Alias : Ku Shanku, Kosokun, Kung Hsiang Ch’ün, Kwang Shang Fu, Ku Shan Ku,
Koshokun, Kwanku, Ko Sokun, Gong Xiang Fu
was a chinese from the Fukien-province that influenced the history of karate
a lot. The name Kushanku/Koshokun consists of the letter Ko (public,
official), Sho (minister) and Kun (a suffix for persons, means
also "master, ruler). This shows, that it may be a title. But it is
also possible, that it may be used as a normal name.
Kushanku, a master of the northern Shaolin-Quanfa, came as a member of a
delegation sended by the chineses Ming-emperor in 1756 to Okinawa, where he
stayed till 1762. But in the official lists of this time there can't such
name be found.
Some families ("The 36 families") were elected by the chinese
emperor at this time to send them to Okinawa. These families consisted of
experts of different professions and arts and had the order to teach their
abilities. They settled in the village Kumemura near Naha. Kushanku was
probably one of them.
His name can be found firstly in the so called Oshima Hikki (Notes of
Oshima). In 1762 a tribute-ship of the Satsuma crashed near Tosa (Shikoku-province)
due to a storm. There it stayed about one month. The scholar TOBE RYOEN
(also TOBE YOSHIHIRO) (1713-1795), who lived on Tosa, wrote down the talkes
of the sailors of this ship. These notes became famous later under the name Oshima
According to these notes a man called SHIONJA PEICHIN was on that ship, and
told about a chinese martial artist named KOSHANKUN. He should have
demonstrated his arts several times.
In the notes is written "A chinese called KO SHANG KUN brought name
students with him. I was really impressed by the demonstrations of kempo...
I saw how a little person easily defended against bigger and stronger
persons. He kept on hand close to the trunk and just used kata-te und
nuki-ashi and the more little man defeated the bigger enemy without using
Kushanku was famous for his fighting abilities. He influenced the
development of the Shorin ryu a lot by introducing the Kata Kushanku,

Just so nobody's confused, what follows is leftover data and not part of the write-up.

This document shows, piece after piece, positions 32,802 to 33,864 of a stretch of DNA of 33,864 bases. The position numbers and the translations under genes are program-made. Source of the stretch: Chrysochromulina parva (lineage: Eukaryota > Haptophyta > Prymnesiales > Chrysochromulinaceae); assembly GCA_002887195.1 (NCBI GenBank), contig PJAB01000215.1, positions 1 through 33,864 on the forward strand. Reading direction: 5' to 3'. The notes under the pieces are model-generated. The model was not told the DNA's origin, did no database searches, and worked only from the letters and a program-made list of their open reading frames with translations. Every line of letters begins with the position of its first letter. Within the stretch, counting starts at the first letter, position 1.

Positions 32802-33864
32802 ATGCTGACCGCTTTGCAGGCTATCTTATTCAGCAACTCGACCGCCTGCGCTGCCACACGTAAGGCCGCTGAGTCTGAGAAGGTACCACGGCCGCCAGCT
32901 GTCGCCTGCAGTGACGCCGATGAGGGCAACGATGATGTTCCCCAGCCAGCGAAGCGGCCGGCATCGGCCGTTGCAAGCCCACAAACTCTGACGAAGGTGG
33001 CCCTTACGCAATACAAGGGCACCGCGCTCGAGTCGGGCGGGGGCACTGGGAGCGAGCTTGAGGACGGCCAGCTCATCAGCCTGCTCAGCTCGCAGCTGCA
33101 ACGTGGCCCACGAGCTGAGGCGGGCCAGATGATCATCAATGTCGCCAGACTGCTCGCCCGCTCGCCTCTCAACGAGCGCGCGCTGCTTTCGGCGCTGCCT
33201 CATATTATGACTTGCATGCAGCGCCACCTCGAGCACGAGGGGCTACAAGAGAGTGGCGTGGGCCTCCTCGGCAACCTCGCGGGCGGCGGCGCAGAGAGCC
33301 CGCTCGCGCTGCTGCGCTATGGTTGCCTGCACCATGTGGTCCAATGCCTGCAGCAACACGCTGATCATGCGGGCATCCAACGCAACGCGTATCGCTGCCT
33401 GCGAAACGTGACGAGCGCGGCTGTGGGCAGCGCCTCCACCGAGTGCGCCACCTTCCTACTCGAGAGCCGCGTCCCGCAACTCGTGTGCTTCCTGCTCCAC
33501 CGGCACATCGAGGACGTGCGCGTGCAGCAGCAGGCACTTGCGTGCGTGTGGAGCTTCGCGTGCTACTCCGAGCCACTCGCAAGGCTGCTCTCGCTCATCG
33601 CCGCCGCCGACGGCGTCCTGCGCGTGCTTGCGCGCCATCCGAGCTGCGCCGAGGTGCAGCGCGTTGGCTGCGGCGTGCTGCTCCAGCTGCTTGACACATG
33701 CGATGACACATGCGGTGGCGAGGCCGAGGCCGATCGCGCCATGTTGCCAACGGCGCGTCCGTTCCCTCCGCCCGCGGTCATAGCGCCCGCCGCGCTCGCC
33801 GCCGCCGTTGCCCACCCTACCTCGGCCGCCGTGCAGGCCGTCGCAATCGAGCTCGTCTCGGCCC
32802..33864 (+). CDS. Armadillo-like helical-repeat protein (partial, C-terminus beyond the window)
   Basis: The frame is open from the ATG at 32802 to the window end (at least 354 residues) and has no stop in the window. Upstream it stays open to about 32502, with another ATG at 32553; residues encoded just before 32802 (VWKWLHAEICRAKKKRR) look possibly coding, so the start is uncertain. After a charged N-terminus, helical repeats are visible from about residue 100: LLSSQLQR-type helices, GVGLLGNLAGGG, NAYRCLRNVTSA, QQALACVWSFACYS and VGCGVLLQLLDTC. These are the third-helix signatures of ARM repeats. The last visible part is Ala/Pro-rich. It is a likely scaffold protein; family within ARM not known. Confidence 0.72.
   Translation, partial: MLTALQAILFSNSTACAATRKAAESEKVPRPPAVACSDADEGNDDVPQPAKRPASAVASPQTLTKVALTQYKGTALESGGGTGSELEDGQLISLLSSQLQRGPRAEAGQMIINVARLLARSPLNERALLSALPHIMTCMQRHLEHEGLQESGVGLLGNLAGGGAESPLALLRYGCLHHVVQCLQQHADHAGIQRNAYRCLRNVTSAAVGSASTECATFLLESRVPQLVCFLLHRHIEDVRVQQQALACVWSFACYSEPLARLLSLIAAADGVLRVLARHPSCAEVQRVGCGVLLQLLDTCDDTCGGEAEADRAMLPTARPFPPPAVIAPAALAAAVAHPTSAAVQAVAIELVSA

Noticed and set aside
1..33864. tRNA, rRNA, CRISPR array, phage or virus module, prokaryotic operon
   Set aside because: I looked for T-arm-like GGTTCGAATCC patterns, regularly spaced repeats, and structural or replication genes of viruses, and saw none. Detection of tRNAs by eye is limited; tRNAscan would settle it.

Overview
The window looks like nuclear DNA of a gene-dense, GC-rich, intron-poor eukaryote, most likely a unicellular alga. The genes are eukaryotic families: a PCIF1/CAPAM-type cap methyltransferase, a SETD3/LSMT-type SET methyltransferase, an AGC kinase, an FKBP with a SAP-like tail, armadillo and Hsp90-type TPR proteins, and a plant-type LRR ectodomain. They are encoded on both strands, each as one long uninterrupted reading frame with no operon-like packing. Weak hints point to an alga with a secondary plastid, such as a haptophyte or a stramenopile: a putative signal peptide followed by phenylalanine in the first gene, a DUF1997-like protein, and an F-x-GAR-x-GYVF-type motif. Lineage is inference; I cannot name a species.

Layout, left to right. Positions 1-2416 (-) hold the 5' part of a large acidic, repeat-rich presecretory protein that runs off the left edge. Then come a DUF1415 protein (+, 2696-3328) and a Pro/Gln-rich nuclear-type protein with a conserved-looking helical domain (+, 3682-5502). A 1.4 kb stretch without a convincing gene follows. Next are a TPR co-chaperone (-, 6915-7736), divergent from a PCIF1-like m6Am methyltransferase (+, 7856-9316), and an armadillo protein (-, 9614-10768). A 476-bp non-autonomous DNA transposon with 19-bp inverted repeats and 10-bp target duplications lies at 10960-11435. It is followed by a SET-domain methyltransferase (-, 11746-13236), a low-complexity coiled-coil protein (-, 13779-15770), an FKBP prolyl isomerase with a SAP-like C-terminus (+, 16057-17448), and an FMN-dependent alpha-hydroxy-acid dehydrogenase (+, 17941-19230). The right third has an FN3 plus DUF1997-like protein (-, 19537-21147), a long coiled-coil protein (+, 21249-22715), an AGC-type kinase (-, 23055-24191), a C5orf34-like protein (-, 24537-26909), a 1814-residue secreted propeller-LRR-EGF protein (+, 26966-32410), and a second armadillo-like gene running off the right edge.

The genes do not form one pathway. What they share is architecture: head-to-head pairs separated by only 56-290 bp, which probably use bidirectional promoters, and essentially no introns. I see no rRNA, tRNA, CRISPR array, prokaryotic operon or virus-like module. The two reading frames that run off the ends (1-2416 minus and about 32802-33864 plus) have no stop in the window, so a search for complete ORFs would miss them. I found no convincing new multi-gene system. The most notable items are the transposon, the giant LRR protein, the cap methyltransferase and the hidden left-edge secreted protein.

witch plays an important role in many stiles of Shorin ryu. Also it
is said, that he introduced Hikite, to pull back of the fist to the
body. Also he first taught Kumiai jutsu, a form of Kumite, in
Kushanku probably had three students on Okinawa
CHATAN YARA (北谷屋良) und
The existence of Shionja could till today not be validated. Just the Oshima
Hikki give some reference on his existence. It is also uncertain if he
was a student of Kushanku.
Chatan Yara (北谷屋良) (1740-1812)
stayed many years in China before he became a student of Kushanku. If he got
to know Kushanku in China is not uncertain. It is known that he had a
profound knowledge of martial arts (especialy Xing Yi and Qi Gong)
when he met Kushanku. That enabled him to understand the difficult martial
arts system that Kushanku taught, especialy when it dealed with Qi. So he
understood the Kata he learned from Kushanku in its full depth. Due to this
the original content of the Kata Kushanku was kept und teached on the line
Kushanku - Yara - KYAN. The original form of the
Kata, the Kuniyoshi no Kushanku is teached in Matsubayashi ryu. Chatan Yara
became as the inner student (Uchi deshi) successor of Kushanku and
received the Menkyo Kaiden.
Another studend of Kushanku
was Sakugawa Kanga (佐久川寛賀) (1733-1815),
also known under the name Tode Sakugawa. Er wurde 1756 Schüler von
Kushanku. The story how Kushanku and Sakugawa got to know each other is
written down in the book "The Weaponless Warriors" by RICHARD KIM.
Sakugawa was not this
experienced in chinese martial arts as Chatan Yara and did not know the
principles of Qi. Due to this he cound not reach the depth of the marital
art of Kushanku even if he learned from Kushanku for six years till his
departure in 1762.
Sakugawa war nicht so
erfahren in den chinesischen Kampfkünsten und kannte die Prinzipien des Qi
nicht. Aus diesem Grund konnte er, obwohl er bis zur Abreise von Kushanku
1762 sechs Jahre bei ihm lernte, nicht in die Tiefe von Kushanku’s
So he modified the Kata Kushanku he had learned as Chatan Yara did and
replaced many techniques he did not understand by techniques using power. By
this he changed the Kata heavily and the original content was not taught on
the line of Sakugawa.
Kushanku died probably in
1790 in China.
Karate History, 2000,
Lind, Werner : Karate Lexikon
Funakoshi, Gichin ;
Karate do Kyohan
Cook, Harry : Shotokan Karate – A Precise History, 2001
Mark - Zen Kobudo – Mysteries of Okinawan Weaponry and Te, 1996
Kim, Richard - The Weaponless
Habersetzer, Roland : Die Tradition des Karate